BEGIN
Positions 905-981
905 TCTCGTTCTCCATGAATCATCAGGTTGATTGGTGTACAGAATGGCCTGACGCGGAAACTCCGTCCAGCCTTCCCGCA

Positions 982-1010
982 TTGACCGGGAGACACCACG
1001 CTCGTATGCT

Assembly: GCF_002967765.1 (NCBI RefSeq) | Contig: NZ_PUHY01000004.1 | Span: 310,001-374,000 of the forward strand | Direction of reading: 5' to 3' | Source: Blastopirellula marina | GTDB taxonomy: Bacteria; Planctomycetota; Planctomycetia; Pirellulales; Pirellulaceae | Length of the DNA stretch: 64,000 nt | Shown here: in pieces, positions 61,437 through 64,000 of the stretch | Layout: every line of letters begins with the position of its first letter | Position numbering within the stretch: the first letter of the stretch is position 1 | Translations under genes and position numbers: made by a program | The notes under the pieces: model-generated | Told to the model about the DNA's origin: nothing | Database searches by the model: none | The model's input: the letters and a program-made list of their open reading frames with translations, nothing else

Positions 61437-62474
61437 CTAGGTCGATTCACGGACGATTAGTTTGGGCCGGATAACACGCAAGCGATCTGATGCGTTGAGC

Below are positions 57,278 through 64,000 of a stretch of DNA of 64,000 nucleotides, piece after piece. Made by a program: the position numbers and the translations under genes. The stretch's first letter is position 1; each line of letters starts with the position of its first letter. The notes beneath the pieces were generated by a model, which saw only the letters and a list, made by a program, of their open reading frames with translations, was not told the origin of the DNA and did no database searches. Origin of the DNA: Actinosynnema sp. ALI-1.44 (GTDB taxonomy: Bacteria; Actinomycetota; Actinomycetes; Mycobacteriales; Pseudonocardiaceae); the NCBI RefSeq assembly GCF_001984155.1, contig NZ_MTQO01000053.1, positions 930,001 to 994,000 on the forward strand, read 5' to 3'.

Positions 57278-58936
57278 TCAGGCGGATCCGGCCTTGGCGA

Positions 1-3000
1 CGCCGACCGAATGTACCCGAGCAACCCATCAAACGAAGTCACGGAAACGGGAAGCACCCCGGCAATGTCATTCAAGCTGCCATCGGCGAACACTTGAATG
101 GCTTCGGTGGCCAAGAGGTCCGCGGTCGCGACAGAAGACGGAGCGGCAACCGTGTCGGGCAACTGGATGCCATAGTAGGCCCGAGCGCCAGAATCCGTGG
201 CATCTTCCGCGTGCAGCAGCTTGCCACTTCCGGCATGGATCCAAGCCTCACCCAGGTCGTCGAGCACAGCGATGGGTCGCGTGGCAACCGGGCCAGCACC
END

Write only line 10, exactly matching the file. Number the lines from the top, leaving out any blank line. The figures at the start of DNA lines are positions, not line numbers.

Positions 57278-58936